I hope I don’t have to remind you that tomorrow is Mother’s Day, or, as it’s known in my house, “The Feast of Bacon and Aerosol Whipped Cream.”
After the ritual eating of the bacon and the whipped cream – usually, but not always, separately – my kids will pull out their Mother’s Day presents from their backpacks: Crumpled paper tulips stuck together with cheese from Tuesday’s lunch, and handmade cards that offer a reminder of how many ways there are to spell “happy.”
In other words, the best gifts ever. Young children have it easy this weekend, because every card and Popsicle-stick dreamcatcher a teacher forced them to make will bring tears to their mother’s eye. She’ll store the gifts away carefully for the day when they forget to call and she wants to remember that they were once tiny and grateful for her company.
It’s when you get older that Mother’s Day becomes tricky. I’ve been trying to think of gifts for two stellar women, my mother and my mother-in-law, both of whom have worked hard and lived generously and deserve recognition for the effort. One gave me life and the other a husband; I’m pretty sure a juicer is not adequate repayment.
There are, of course, thousands of gift options out there, and they become more esoteric each year. A store in LA sells dog biscuits with the word “mom” on them (an ambiguous message, at best) and in the UK you can buy her a pair of $1,000 shoes made of chocolate. A poll this week showed that 68 per cent of Canadians will buy a Mother’s Day present, spending an average of $107 each. That’s a lot of mango-scented bath bombs.
Bad gifts are easier to identify than good ones. Don’t buy your mother a candle, for instance. I can guarantee you that she already has a drawer filled with candles from previous birthdays and Christmases, and there’s a limit to the regifting a woman can do in one lifetime. Only churches and brothels need more candles. Likewise, no carnations. A carnation is a shrug in flower form. Carnations say, “I’ve thought about you for precisely 30 seconds in the last year, as I was driving by the Shell station.”
Instead, give her something unique. Something that suggests she is in your thoughts all year, and not just one day in May. These ideas might get you started:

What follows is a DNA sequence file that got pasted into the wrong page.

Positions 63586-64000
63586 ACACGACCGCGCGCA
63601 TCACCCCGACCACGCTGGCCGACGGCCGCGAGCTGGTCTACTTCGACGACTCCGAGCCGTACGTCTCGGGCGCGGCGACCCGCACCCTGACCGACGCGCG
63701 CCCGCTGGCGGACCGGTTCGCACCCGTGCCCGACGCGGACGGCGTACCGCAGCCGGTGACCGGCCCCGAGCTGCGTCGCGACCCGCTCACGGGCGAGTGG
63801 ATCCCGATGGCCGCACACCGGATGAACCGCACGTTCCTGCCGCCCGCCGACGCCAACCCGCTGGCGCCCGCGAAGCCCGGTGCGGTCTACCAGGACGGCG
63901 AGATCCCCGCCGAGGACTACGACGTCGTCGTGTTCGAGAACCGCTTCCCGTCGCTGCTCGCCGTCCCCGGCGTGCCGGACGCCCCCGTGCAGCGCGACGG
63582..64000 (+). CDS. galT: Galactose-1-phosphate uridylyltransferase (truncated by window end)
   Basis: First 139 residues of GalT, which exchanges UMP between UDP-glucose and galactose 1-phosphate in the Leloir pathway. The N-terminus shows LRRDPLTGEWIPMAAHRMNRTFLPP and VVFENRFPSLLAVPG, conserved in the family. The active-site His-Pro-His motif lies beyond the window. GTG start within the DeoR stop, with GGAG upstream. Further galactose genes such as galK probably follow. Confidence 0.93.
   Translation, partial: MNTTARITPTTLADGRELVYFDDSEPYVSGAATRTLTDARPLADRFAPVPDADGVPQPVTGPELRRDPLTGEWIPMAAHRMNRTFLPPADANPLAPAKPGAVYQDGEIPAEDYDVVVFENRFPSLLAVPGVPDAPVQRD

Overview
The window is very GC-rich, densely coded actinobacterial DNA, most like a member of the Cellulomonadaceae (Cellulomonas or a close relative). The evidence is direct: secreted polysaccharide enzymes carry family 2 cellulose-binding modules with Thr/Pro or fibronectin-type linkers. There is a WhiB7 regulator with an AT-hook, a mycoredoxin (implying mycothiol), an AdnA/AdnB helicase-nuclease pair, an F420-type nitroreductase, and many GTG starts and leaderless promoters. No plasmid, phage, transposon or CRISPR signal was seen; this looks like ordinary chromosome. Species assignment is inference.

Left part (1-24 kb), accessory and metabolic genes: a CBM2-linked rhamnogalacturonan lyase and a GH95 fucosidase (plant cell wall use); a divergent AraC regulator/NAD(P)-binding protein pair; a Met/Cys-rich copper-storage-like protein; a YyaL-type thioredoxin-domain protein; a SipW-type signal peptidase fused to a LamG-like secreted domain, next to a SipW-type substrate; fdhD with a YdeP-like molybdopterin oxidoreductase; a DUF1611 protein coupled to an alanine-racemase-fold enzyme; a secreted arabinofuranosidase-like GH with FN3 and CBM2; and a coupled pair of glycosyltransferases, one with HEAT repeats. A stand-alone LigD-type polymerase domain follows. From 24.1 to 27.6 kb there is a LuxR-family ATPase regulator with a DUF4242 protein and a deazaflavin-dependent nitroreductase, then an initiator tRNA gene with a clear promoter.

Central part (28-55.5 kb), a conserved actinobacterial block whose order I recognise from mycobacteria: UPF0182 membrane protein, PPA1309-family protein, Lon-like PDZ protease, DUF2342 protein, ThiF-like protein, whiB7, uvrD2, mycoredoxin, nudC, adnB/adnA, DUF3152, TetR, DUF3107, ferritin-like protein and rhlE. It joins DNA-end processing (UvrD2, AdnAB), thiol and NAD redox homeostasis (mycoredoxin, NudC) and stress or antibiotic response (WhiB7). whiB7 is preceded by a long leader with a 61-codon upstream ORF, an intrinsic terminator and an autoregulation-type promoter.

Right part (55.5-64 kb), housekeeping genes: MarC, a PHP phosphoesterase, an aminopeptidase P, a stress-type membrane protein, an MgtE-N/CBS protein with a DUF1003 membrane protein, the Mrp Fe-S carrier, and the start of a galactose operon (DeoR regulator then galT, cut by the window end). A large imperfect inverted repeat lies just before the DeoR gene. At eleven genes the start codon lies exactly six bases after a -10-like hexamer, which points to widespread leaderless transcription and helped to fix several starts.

How about a television remote that she could actually use? That is, one that has only two buttons: The first says “off/on” and the other “ Murdoch Mysteries .”
You could help her empty out her guilt box. Every mother has one, filled to overflowing with half-remembered pain important only to her: The time she accidentally sewed the legs of your skating costume together, or the fact that she couldn’t help you with algebra homework and kept you from being the world-renowned architect that destiny commanded. Emptying a guilt box is reasonably easy: Just say, “Mom, it’s not important. I’ve forgotten about it, and so should you.” Then take her hand and put a margarita in it.
She might appreciate it if you learned a tiny bit about your family tree, so that when she mentions the medical travails of obscure relatives, you can respond like a human being instead of a member of the Olympic eye-rolling team. For example:
Mom: “Phyllis is feeling much better.”
You: “Ah, Phyllis. Don’t tell me. Sciatica, right? No? Salmonella? Shingles! Damn, I was so close. How’s her beagle, anyway?”
It might be nice to listen to her stories. Ask her about how motherhood has changed since she was young; this is a guaranteed good time. My mother likes to tell the story about the day she looked after her four kids, and five of her friends’ children, and my brother tied her to a chair using her apron strings. She finally freed herself, and retaliated by locking all the children in the cellar for the rest of the day. I’ve often suggested she should write a parenting manual.
You might buy her an extra pair of hands, or an additional inch of forehead, so she can raise her eyebrow at you that little bit further. If you manage to find her another hour in the day, she’d love you forever. Not that she doesn’t already.
What about taking her to see a play or movie where a mother is a central character? Long Day’s Journey into Night , let’s say, or The Manchurian Candidate . That way, at the end, she’ll think to herself: Well, at least I’m not a morphine addict or a traitorous psychopath! I’m just well-meaning and sometimes adequate, like all the other moms out there.
If none of those suggestions work, you can at least make her a card. A handwritten card, with the word “happy” spelled correctly. You can bet she’ll cry, and then she’ll put it with the others she’s been saving for all these years.